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Getting to the heart of the matter in cancer: novel approaches to targeting cancer stem cells.

Introduction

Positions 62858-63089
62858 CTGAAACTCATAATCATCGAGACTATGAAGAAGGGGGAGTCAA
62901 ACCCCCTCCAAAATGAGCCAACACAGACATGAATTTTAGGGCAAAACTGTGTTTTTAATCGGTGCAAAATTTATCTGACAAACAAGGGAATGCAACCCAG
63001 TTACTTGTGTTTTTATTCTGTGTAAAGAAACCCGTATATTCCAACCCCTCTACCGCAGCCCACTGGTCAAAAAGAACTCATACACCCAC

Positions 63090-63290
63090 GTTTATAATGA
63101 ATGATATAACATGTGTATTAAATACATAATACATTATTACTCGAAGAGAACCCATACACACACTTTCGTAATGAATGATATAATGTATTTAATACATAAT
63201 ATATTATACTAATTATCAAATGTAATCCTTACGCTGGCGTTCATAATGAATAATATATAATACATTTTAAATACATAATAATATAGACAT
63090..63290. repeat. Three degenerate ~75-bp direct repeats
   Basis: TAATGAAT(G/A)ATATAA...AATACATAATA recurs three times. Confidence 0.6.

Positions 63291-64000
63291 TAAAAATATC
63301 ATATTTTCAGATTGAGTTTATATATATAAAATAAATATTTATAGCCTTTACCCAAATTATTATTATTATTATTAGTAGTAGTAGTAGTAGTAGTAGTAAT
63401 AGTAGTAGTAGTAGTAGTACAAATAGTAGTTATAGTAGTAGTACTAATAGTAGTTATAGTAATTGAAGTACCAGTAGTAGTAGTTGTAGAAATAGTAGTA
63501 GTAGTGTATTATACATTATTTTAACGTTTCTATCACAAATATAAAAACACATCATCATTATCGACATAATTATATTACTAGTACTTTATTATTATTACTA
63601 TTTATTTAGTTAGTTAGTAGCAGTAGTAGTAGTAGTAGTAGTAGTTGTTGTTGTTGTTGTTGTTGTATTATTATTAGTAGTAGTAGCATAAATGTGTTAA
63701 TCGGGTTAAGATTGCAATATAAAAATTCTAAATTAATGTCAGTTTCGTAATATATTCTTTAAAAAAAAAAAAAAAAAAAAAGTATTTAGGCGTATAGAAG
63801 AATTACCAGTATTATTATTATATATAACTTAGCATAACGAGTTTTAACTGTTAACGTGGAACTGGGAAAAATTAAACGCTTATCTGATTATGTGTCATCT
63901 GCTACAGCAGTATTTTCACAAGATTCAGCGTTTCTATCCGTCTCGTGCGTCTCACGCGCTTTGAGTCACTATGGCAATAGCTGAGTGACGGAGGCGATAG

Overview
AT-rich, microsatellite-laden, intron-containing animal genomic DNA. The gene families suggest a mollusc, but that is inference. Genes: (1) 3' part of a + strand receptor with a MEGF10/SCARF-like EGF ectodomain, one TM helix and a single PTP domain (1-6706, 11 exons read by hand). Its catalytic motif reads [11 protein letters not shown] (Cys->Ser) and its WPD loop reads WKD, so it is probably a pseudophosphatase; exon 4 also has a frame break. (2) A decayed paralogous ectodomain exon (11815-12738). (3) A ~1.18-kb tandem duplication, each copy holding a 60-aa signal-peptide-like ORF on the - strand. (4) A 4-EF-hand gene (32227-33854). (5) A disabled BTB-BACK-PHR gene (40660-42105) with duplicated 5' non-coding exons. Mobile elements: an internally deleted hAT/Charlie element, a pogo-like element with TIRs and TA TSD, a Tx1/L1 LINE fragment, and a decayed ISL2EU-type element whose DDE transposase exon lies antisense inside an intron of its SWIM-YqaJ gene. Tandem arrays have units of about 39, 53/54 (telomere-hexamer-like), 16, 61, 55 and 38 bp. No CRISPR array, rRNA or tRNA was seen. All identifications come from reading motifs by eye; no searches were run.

Cancer remains to be one of the leading causes of deaths worldwide. (1) Although cancers may initially show good response to conventional treatments such as chemotherapy or radiotherapy, they quite commonly recur at a later date. One explanation for this phenomenon is the existence of a small population of cancer stem cells that are resistant to radiation and chemotherapy, allowing them to withstand treatment and cause recurrence, sometimes decades following the initial treatment (2-4) (Fig. 1). An important notion is that similar to any proliferative tissues in adults, tumour growth is sustained only by a small number of stem cells that are responsible for self-renewal. While most of the tumour bulk consisting of cells which are not stem cells respond to treatment, the cancer stem cells remain. Following this logic, the eradication of cancer stem cells is absolutely critical for offering long-term cure to patients with cancer. (2,5,6) Most encouragingly, the emerging evidence support the notion that targeting cancer stem cells could cure what would otherwise be a terminal disease. (7)